For lemon, start as with vanilla, and add lemon zest to the batter (and maybe lemon extract), and possibly, should you choose, a touch of yellow food color. I would not add lemon juice as it has a profound effect on the chemistry; instead I would make a nice lemon icing or glaze that has the tartness.


Despite all of the above, I would not try to convert a recipe that is specifically designed for chocolate to a white cake; too many aspects of the cake will change. Instead, I suggest finding a truly outstanding white or yellow cake recipe to use.

  • 5
    This answer needs to be linked to the FAQ for "how to answer". :)
    – Marti
    Jun 21, 2013 at 19:31
  • 1
    it was funny when I stumbled upon this thread since someone had the exact same question as mine on the exact same recipe! I did as suggested here - added 1/2 cup + 2 tbsp flour & followed all the other suggestions. I have also made the cocoa layer so I can compare. The vanilla cake is too bread-y. Too dense, and most definitely too much flour. I wonder if replacing the cocoa powder with some sort of starch is a better idea or just add less flour, for e.g. 1/4 cup more, instead of the above suggestion.
    – user47278
    Jun 9, 2016 at 1:48
  • Does anyone have a recipe for a truly outstanding white cake? I have an amazing chocolate one and I was going to transform it but based on this answer I am hesitant.
    – Behacad
    Apr 21, 2021 at 17:28

The usual method for converting a chocolate cake to a plain cake is, as you have done, replace the cocoa with flour. However, if you find this makes the cake too floury, try using perhaps 1/2 or 1/3 cup instead - you may even need to omit the extra flour altogether.

Once you have found the right proportion of extra flour you will have a basic white cake. To make the other variants you would start with this and just add a few things. For example:

  • Vanilla: increase the amount of vanilla extract to 2tsp
  • Lemon: add the zest of one lemon to the mix
  • Coconut: add a couple of ounces of dried coconut to the mix
  • Thanks and I'll keep working at it with the suggestions you mentioned.
    – Yolanda
    Mar 29, 2012 at 16:11
  • Cocoa powder seems to have somewhat below 60% carbohydrates. So the correct replacement should be around 60g cornstarch. You can also use 65 to 70 g flour, but it will make the cake a bit chewier.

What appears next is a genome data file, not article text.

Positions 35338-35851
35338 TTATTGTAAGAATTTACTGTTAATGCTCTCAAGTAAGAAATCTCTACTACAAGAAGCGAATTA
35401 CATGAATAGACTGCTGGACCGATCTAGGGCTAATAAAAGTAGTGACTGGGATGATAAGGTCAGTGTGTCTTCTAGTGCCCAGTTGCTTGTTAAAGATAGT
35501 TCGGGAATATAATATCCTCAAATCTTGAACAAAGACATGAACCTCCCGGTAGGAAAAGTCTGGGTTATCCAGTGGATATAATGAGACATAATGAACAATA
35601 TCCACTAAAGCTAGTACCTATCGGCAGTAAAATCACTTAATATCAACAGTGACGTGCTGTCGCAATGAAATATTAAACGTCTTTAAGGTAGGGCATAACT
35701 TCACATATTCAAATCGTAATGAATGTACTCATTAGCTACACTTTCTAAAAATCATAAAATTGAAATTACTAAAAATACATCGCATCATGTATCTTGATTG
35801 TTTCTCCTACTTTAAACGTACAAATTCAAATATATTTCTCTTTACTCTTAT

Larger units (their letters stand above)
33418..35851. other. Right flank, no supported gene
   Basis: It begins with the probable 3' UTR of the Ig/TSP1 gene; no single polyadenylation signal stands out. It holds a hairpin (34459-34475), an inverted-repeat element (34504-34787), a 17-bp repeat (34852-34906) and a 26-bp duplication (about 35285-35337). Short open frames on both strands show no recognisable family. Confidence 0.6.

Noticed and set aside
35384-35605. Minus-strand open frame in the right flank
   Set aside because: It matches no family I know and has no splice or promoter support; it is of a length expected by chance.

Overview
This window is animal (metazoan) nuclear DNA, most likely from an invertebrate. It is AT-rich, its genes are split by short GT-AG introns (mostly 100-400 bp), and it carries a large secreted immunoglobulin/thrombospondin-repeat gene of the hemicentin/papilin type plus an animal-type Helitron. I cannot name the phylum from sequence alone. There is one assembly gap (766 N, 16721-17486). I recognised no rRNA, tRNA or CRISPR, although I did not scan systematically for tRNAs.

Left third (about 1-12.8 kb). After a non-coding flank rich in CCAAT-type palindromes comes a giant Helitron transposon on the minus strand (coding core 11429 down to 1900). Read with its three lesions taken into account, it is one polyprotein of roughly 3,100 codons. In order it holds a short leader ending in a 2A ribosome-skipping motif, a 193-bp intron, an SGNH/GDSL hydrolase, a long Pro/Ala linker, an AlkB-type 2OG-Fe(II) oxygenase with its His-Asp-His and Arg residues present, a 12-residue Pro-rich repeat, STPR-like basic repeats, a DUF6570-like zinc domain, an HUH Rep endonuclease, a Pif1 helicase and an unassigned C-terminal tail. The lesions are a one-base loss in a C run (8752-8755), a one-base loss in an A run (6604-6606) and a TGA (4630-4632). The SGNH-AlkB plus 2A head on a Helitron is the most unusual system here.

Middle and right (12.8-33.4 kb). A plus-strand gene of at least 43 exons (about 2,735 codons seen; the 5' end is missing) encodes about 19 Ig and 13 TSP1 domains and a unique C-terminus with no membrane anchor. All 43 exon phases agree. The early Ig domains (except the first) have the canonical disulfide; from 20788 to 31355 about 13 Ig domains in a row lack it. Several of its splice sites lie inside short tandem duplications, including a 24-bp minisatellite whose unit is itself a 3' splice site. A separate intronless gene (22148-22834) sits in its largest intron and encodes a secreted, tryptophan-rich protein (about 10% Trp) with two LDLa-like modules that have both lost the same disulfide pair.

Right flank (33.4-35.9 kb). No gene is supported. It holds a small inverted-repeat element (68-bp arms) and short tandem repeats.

– rumtscho
    Mar 29, 2012 at 17:30
  • So I am using cornstarch instead of flour?
    – Yolanda
    Mar 29, 2012 at 18:19
  • @yolanda both will work, I suppose that cornstarch will be slightly better, but I don't know if the difference will be enough to notice.
    – rumtscho
    Mar 29, 2012 at 23:35

I agree with some points that ElendilTheTall has highlighted but I would like to add several different tips on converting the chocolate cake to a different flavored cake.

First, instead of substituting the cocao powder with more flour, I would instead substitute a packet of instant pudding mix that matches the flavor of the cake you are trying to convert to. There are definitely vanilla and lemon flavored pudding mix but not sure about coconut. They add great flavor and moisture to your cake. If there isn't the flavor of pudding that matches your cake, than it is safe to replace with just more flour.

Second, I would probably take out coconut milk and replace it with cow milk except for the coconut flavored cake. Chocolate has a strong flavor and can withstand being paired with coconut milk. But I am not sure a vanilla cake can be considered vanilla cake if there is actually coconut milk in it.

If you follow the above tips as a base and then add additional flavor extracts or zest to your cake, you can effectively convert your chocolate cake into whatever flavor cake you want.

  • Thank you for your advise. I thought about adding the pudding mix before but wasn't sure. I'll try it and see how it turns out.
    – Yolanda
    Mar 29, 2012 at 16:09

Just replace cocoa powder with good quality milk powder.. 1:1 ratio + 2 TBSP APF. Hope this works for you, as it has worked for me.